[LETTERS TO THE EDITOR]Foreign teachers neededI agree with B.R. Myers’s column (“Get back to basics with English,” June 2), in which he argues that Koreans must work on their English grammar to become more competitive. He was right to point out that in learning the language, Koreans try to add tiles to the roof before strengthening the foundation. But he was not correct to say that too little grammar is taught in Korean high schools. The problem is that schools emphasize grammar too much, not too little.
The main reason for this is Korea’s unbalanced education system. The most important thing in Korean English classes is grammar. Teachers often try to cram grammatical formulas and laws into students’ heads without regard to whether they understand them. Many students thus become good only at “written grammar,” mostly practiced for tests. Because of this, many students have a hard time giving simple directions to foreigners in English, despite their high English scores.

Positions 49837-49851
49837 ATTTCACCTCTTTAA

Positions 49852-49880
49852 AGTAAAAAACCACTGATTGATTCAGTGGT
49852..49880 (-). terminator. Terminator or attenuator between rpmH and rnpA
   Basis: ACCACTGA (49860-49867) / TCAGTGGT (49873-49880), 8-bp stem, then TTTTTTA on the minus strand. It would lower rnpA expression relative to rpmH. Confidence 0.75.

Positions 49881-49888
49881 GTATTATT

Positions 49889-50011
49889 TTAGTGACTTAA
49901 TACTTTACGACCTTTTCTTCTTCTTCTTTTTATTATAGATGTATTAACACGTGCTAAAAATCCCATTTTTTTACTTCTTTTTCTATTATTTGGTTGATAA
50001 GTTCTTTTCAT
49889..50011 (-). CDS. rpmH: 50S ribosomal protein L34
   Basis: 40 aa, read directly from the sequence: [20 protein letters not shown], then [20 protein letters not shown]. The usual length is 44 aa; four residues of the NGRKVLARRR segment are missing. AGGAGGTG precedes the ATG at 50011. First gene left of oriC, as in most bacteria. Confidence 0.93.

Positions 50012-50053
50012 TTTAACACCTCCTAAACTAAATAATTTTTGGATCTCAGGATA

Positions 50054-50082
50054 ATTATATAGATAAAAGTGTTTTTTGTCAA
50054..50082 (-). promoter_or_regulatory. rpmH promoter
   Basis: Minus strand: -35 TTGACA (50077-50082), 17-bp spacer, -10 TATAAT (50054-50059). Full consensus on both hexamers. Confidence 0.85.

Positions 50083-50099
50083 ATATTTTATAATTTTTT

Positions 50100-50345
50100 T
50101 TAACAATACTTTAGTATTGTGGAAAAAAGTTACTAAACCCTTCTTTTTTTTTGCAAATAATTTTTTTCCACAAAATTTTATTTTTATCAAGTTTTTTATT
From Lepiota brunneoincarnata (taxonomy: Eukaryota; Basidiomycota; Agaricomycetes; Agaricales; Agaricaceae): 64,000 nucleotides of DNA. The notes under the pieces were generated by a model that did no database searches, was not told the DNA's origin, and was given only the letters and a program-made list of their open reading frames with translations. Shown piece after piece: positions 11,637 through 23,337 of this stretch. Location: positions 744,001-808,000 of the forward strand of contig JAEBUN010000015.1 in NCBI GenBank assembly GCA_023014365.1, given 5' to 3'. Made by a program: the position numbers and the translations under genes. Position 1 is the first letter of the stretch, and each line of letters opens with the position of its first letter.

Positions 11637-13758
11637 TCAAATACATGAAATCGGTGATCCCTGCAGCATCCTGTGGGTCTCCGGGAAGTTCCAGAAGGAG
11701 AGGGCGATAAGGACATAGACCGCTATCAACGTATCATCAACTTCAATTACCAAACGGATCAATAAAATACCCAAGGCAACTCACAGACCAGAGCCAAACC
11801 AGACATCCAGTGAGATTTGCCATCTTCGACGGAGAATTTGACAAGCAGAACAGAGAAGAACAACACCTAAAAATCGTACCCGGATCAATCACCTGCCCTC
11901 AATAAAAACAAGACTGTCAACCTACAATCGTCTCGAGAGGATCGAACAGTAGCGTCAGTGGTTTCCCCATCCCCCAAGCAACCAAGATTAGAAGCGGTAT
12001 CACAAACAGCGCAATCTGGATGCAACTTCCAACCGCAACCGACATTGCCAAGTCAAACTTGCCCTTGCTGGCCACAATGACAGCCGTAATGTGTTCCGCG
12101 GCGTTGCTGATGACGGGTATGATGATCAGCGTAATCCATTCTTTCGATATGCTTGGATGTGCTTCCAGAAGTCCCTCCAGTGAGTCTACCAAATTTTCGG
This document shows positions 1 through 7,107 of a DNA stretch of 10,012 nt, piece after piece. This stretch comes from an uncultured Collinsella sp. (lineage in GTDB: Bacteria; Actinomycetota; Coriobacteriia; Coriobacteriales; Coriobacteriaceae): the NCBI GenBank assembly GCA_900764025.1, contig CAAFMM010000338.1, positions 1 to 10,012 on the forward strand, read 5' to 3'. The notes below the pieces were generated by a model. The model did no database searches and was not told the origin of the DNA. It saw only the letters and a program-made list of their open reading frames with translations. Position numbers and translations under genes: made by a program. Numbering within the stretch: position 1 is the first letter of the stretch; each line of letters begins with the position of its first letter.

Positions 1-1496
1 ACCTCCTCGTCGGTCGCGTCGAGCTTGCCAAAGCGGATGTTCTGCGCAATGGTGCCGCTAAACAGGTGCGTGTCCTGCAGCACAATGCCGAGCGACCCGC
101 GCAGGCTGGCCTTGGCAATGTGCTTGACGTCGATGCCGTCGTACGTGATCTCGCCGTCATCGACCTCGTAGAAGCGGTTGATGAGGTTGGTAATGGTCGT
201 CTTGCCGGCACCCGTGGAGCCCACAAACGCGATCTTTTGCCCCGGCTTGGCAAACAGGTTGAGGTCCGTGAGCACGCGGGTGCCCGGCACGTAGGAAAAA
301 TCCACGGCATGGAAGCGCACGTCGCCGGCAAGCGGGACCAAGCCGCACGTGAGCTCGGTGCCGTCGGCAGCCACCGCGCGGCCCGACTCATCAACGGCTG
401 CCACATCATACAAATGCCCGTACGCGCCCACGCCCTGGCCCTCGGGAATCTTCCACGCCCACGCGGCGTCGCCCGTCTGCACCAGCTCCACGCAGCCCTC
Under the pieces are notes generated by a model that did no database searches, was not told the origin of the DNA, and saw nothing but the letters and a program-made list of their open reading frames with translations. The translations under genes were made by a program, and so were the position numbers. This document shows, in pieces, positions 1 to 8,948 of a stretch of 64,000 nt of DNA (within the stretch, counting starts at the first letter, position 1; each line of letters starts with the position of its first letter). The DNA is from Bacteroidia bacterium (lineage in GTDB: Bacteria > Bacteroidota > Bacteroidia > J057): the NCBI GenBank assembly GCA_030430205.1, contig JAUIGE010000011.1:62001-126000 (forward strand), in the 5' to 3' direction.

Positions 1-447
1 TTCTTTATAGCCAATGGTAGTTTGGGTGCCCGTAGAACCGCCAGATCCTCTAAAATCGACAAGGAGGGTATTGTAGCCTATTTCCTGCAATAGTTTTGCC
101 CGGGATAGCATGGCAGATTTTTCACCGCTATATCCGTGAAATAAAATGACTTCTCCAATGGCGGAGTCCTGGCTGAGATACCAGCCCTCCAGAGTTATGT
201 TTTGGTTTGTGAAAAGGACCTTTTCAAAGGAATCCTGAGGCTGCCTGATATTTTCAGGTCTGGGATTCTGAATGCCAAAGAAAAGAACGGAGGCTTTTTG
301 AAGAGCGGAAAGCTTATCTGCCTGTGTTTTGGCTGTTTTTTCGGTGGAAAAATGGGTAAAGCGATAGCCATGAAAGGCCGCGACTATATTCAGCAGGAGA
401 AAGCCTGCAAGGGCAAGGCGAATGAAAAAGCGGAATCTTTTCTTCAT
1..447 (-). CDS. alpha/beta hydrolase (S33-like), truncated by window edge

What Korea can do now is create a new English program for Korean students. I suggest that foreign teachers be used, as they are in foreign language high schools. Those one or two hours of conversation will be a bigger help than one might think.
This will help students actually use what they learn during class. Also, adopting English as a second official language would create a motive for schools to brainstorm about better teaching methods, and will help many people become more familiar with using English.
We live in a world where the importance of English is being empahasized, making the language crucial to survival. Better English skill will help Koreans maximize their passion, intelligence and adaptability, and help them become the key leaders of the future.
by Kim Yae-eun